Why does Florida's top tourism bureau now support offshore drilling?
In early October, tourism officials from across the state gathered in the Panhandle town of Destin for a two-day discussion on offshore oil drilling. Florida Association of Convention and Visitors Bureaus executive director Robert Skrob organized the summit after a bad summer for tourism, in part due to high gas prices. To lead the conversation, he invited five oil industry execs, a spokesman for Newt Gingrich’s political consulting firm and a lone Florida biologist.
Not so long ago, a meeting like this would have been unheard of. For decades, Florida tourism officials have shied away from any discussion on offshore oil drilling. The risk of an oil spill was too great, they argued. It was a position both political parties in Florida always supported.
But that was before gas reached $4 a gallon. Before a presidential campaign highlighted the country’s energy crisis. Before President Bush and a Democratic Congress rescinded the ban on offshore oil drilling in the Gulf of Mexico.
The oil-drilling summit lasted two days. The Florida Association of Convention and Visitors Bureaus produced a report on the pros and cons of offshore drilling. Tourism officials returned to their local bureaus. Then in early December, even as gas prices fell, the FACVB did something else you wouldn’t expect: They voted to endorse oil drilling off Florida’s coast.
“This summer, we clearly saw that people were making choices not to travel based on energy prices,” says Skrob in defense of the FACVB’s position. “Our tourism industry is really fueled by energy, both by transportation and entertainment once they get here.”
In short: What good are Florida’s beaches if people can’t afford to visit them?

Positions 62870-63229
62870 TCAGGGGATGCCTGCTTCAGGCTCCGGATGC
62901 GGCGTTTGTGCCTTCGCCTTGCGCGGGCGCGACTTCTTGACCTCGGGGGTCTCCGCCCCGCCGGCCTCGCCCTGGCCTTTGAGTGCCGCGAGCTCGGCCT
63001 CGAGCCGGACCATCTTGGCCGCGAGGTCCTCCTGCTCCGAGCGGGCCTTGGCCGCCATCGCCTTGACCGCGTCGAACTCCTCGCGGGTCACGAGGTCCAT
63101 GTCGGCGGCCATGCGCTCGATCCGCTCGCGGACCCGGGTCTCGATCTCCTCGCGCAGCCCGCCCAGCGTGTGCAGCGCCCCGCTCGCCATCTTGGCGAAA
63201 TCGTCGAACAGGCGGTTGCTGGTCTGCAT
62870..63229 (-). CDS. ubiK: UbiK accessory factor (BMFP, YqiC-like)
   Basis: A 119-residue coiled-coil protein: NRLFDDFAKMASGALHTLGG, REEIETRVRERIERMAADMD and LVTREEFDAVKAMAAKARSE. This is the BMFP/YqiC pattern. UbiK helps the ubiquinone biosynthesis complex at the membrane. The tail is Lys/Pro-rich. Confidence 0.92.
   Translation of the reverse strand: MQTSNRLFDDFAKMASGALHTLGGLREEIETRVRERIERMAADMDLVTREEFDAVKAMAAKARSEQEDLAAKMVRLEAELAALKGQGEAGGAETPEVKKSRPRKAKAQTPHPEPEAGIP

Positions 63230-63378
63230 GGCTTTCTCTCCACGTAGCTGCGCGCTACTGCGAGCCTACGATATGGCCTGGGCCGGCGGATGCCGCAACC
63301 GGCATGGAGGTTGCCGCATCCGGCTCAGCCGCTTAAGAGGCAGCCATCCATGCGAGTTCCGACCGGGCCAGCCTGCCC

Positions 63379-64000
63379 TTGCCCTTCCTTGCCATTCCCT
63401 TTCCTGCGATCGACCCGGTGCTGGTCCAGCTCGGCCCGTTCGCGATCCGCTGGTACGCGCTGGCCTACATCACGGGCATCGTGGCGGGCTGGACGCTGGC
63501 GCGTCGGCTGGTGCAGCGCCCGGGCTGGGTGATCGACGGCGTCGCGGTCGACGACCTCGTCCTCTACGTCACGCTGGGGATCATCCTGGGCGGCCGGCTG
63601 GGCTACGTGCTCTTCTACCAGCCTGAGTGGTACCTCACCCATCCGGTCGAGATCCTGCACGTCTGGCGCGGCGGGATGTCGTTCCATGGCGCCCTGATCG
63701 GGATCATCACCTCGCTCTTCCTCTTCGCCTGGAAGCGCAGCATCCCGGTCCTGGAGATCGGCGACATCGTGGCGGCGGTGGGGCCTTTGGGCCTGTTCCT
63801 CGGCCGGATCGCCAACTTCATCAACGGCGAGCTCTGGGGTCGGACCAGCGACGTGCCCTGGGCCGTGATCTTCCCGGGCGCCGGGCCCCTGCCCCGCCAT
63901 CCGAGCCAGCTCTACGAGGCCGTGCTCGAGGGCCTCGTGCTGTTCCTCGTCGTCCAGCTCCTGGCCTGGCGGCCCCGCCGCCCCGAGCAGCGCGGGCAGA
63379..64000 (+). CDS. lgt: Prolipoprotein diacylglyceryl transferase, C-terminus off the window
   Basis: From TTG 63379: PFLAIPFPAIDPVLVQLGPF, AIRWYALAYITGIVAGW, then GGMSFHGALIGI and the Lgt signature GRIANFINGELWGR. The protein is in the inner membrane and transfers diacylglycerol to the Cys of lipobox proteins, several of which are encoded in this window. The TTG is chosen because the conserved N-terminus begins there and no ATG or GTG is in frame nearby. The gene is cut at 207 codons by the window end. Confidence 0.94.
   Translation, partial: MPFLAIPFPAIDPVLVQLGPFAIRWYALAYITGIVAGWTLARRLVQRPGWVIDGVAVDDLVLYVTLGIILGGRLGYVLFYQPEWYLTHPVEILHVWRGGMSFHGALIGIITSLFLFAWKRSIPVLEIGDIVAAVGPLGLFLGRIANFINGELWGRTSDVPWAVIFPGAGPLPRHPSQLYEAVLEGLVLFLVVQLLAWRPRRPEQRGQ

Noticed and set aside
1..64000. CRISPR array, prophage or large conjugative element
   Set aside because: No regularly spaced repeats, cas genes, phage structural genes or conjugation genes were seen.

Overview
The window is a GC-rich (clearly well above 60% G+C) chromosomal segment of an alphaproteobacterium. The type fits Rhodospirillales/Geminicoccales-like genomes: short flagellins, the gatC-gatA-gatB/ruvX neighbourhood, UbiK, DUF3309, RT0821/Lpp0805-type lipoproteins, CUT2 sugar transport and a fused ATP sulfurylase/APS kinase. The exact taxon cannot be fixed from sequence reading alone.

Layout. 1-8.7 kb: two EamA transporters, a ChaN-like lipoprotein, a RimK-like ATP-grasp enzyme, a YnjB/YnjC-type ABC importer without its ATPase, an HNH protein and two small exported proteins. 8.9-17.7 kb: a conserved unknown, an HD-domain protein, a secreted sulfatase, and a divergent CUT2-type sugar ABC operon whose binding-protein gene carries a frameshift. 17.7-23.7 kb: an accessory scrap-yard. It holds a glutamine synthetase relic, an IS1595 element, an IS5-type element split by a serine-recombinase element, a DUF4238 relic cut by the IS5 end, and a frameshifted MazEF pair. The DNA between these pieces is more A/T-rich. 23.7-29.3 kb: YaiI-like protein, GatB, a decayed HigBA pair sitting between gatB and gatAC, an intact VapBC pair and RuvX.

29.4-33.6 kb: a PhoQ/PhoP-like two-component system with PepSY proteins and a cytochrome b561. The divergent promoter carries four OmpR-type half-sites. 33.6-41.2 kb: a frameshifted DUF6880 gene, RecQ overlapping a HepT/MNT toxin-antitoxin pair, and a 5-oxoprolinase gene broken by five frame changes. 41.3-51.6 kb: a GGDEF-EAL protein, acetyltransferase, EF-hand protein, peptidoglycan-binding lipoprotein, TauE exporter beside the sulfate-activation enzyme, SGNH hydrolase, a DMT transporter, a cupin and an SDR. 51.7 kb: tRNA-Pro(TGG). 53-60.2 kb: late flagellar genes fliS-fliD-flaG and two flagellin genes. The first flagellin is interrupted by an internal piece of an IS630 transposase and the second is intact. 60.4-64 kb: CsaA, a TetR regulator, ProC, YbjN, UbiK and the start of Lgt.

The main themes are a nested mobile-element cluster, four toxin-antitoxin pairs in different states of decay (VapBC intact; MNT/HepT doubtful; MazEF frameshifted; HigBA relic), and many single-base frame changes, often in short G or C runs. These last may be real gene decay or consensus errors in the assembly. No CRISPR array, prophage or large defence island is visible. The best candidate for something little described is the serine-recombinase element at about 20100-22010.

The FACVB’s decision was far from unanimous. Several coastal tourism bureaus from the Keys to Sarasota are still staunchly opposed to any offshore drilling. “I was a little surprised,” says D.T. Minnich, president of the Clearwater/St. Petersburg tourism bureau, of the FACVB’s position. “There is no reason for them to push this. There are just way too many risks, and you’re flirting with disaster with Florida’s No. 1 industry.”
Minnich points to economic disasters in Louisiana and Texas after oil-drilling accidents closed beaches. One 2007 study of Galveston, Texas, found that beach closures cost the city $171,000 per day in lost revenue. That’s not counting lost revenue to local businesses.
Skrob counters there is a balance between protecting beaches and promoting energy independence. He says the FACVB only supports oil drilling 30 miles or more offshore (just beyond the horizon) as part of a comprehensive energy policy that promotes alternative fuels.
“We really don’t expect the incremental risk of pollution 30 miles offshore to affect our beaches,” Skrob says. “If there was any expectation that [oil spills] could happen at all, then everybody would be against it. But the fact is, when we looked at this issue, with all the safeguards that are in place, there isn’t any expectation that [oil drilling] would impact our beaches.”
Enid Sisskin was the lone biologist presenting at the October oil-drilling summit. Director of the nonprofit Gulf Coast Environmental Defense, she says there is more to worry about than just oil spills.
“One of the major concerns is the amount of toxic waste that oil companies put right over the side of the rigs,” she says. “Mud, cuttings, sand, sanitary waste, excess cement. Then there’s the air pollution.”
Sisskin also believes the mere fact that tourists know there are oil rigs off the coast will discourage them from visiting the state. “The reality of a clean environment or the perception of a clean environment is the key to our economy,” she says.
Since many coastal counties lack theme parks like Disney World or Busch Gardens, beaches tend to be those areas’ biggest attractions. Coastal communities are also one of the state’s driving economic forces. An October study by the Florida Oceans and Coastal Council found that Florida’s coastal economy contributed over $562 billion in revenue to the state in 2006. That’s about 79 percent of the entire state’s economic productivity, the study noted.
“Beaches are our asset here in Pinellas County,” says Minnich of the Pinellas tourism bureau. “[Oil companies] claim oil won’t show up on our shores, but there are humans running these rigs, and there’s always the chance of mistakes. There are just too many ‘ifs.’?”
A version of this story originally appeared in Tampa’s Creative Loafing.
Orlando Weekly 1/8/2009